Photo (and feet) by M.G.S.
It's busy at our jardin communautaire these days. I went over fairly early in the morning a couple of days ago, a time when I knew it would be pretty quiet. After I'd been working for a while, making a loose cage of bamboo stakes and strings for my delphiniums, I heard the chain and padlock clink, and in came a mother, with her little boy in a stroller.
I'd seen this woman before. She's Muslim, and wears long flowered dresses and a coordinated headscarf. She and her husband built a raised bed, and in it they grow all sorts of vegetables and greens that I can't identify, but I'm very curious about. The husband always says bonjour when I greet him, but although I've said both bonjour and salaam to the woman, she's always been too shy, or too conservative -- I wasn't sure -- to speak back to this very white woman with her bare arms, tank tops and shorts. I kept on working, but I was thinking about how I might be able to break the ice.
Pretty soon I noticed that the little boy was out of his stroller and wandering around. He's skinny, with a nearly shaved head, and big, brown, curious eyes, and he kept looking over at me, so I stopped working, grinned at him, and waved my fingers. No reply, but he noticed, and I heard him go over to his mother and start chattering. Good, I thought, he's telling her that woman over there waved at me. The sun had vanished under dark clouds moving in from the west. I finished my work and gathered my tools to take back to the shed, and started walking down the row.
Just then the woman also straightened up and headed in th same direction, her back toward me. She went over to a pile of branches that had been left for people to use as plant supports, chose a few, and started back; now we were almost face-to-face. Bonjour, I said, and gave her my most friendly smile. She looked straight at me this time, still shyly, and whispered "Bonjour," holding the branches in front of her chest.
Parlez-vous francais? I asked.
She gave me a helpless look; I knew the feeling. Je parle un peu d'anglais, she said.
Oh! I said, laughing, and switched into English: That's better for me too. She smiled a little, for the first time. I looked over at her son, who stood off to one side, his big eyes moving from one of us to the other. He's very cute, your little boy, I said.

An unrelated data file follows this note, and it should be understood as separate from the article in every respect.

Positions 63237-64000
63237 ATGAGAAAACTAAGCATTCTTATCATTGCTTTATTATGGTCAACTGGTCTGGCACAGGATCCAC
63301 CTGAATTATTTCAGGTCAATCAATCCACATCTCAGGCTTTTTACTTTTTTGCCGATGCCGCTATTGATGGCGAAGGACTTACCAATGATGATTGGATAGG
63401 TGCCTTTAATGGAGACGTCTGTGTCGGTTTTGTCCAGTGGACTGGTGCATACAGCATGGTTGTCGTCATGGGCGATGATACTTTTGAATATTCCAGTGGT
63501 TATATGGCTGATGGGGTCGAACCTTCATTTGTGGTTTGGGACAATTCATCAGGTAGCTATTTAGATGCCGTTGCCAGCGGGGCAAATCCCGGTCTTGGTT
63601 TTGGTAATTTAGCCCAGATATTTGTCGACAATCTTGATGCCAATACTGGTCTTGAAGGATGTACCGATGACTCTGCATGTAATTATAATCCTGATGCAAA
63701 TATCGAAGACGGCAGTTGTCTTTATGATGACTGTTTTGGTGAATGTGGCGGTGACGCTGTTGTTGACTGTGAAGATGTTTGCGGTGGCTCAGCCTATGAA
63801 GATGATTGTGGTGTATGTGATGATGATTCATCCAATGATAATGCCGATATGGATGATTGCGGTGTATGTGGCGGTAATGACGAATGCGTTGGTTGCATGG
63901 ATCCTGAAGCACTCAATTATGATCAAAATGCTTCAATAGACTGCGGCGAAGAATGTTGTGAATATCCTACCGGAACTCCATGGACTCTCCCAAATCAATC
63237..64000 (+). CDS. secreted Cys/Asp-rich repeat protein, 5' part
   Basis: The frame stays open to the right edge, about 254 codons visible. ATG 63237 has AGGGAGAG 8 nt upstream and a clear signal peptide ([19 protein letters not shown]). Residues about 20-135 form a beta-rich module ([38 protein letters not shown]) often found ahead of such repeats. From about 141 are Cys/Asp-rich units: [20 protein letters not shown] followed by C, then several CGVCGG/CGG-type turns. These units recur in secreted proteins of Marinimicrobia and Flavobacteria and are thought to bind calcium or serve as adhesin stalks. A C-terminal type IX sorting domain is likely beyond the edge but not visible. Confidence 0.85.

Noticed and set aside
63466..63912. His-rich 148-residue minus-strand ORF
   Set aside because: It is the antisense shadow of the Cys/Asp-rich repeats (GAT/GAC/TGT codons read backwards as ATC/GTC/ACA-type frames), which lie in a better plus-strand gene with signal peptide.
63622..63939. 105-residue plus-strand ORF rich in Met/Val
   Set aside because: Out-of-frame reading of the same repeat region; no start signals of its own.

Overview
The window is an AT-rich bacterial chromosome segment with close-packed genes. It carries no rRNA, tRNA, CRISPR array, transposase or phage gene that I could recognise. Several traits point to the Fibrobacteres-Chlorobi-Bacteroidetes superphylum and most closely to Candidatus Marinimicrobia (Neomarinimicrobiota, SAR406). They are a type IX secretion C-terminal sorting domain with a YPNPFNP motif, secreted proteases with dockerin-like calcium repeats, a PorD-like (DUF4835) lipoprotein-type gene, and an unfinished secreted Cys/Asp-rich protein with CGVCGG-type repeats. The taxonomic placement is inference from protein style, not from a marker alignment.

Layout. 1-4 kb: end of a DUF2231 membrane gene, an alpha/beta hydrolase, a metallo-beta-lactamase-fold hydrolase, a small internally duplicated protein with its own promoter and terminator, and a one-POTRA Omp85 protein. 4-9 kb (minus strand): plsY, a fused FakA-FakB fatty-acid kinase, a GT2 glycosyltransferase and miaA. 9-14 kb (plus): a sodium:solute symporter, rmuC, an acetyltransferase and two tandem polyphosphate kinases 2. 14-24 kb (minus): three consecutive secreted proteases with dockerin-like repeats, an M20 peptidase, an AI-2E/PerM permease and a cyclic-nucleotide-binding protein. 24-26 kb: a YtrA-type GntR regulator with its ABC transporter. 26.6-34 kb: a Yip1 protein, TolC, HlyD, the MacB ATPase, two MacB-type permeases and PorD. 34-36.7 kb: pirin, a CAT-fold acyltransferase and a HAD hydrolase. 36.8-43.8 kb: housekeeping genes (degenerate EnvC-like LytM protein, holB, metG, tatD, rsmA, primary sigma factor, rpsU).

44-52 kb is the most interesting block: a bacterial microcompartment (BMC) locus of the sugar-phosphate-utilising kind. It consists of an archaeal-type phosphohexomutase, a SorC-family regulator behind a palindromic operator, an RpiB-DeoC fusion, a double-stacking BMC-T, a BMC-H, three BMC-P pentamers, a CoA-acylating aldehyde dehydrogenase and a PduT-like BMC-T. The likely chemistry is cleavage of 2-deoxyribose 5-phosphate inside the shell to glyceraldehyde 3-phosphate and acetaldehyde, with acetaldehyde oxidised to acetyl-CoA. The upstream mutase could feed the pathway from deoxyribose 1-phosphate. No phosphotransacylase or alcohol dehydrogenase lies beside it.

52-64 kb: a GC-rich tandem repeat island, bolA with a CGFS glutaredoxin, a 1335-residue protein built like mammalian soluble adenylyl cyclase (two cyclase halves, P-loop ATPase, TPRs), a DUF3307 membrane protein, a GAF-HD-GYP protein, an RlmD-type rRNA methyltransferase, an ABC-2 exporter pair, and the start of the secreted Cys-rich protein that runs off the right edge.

Thank you, she answered, and smiled again, looking at the ground.
What's his name? I asked. She uttered a long name, several words strung together, and I didn't get any of it. I smiled though, as if I had, and, feeling shy now myself, went off to the dry sink to rinse my tools under the hose before hanging them up.
When I came out of the shed she hadn't gone back to her garden, as I had expected, but was still standing near the end of the row, clutching her branches. Oh, I thought, she's stayed here to say something else to me! I smiled and came closer, silently admiring her long dress with its garden of flowers in muted tones of purple, blue and maroon against the blue headscarf. I wondered again where she was from, but decided to save further questions for another day.
She looked up at the sky, now full of gathering clouds, and then at my face. You think...rain? she asked.
I nodded and said, Yes, but maybe...fast. I moved my arm across the sky from west to east. Maybe...over soon, then sun again.
She nodded solemnly, agreeing with that assessment. Good weather now! she said. Things grow well!
Yes! I said.
But not too hot! she added, and we both smiled.
Bye-bye, I said to the boy, who was now looking quite amazed -- what was going on with this mother of his? -- and said goodbye to the woman. Goodbye, she said, and watched as I took my bike out the gate, then taking her boy by the hand, walked back to her garden.
(thanks to my niece M. for taking these pictures in the garden last weekend)